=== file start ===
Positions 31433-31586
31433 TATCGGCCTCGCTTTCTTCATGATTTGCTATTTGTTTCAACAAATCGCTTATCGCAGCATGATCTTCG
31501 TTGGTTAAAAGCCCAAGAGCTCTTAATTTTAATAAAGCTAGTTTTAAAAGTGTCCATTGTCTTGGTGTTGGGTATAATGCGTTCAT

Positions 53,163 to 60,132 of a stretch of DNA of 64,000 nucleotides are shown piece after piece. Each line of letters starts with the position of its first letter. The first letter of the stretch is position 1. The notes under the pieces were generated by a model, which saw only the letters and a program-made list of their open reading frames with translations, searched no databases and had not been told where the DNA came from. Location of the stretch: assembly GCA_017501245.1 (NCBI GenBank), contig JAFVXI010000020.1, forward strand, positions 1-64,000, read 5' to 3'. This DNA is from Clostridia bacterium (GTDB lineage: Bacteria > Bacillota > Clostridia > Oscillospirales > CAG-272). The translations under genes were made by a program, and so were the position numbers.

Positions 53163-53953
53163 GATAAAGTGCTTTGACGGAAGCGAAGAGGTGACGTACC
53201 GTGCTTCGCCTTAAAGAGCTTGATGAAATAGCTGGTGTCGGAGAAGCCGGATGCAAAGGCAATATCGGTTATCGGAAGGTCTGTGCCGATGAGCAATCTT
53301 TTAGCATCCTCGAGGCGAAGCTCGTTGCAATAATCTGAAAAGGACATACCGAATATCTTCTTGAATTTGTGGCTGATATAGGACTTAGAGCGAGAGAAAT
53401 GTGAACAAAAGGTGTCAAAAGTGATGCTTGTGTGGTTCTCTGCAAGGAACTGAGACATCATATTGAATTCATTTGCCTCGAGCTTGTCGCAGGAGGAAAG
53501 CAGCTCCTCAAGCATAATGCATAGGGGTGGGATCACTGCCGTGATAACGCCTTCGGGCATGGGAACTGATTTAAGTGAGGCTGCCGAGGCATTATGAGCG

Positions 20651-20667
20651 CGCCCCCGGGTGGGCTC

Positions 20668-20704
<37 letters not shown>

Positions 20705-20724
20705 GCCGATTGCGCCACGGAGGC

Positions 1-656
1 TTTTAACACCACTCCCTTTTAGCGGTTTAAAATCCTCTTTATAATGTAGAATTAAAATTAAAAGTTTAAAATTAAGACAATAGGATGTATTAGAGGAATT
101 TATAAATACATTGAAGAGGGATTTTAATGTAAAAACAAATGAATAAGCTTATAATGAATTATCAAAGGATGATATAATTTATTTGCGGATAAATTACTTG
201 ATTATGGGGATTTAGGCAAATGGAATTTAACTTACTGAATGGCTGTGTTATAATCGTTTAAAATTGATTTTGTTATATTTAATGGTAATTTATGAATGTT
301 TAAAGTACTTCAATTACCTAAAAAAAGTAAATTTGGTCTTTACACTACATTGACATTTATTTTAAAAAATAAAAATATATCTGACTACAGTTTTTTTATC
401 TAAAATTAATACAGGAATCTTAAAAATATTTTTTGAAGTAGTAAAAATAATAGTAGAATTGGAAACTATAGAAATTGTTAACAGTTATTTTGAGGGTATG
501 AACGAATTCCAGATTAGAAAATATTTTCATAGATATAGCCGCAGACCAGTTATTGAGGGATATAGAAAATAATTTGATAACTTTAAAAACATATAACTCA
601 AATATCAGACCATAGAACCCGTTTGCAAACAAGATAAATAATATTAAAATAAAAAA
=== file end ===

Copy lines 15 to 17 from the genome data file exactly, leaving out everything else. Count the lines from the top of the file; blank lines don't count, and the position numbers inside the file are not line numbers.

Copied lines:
Positions 20705-20724
20705 GCCGATTGCGCCACGGAGGC

Positions 1-656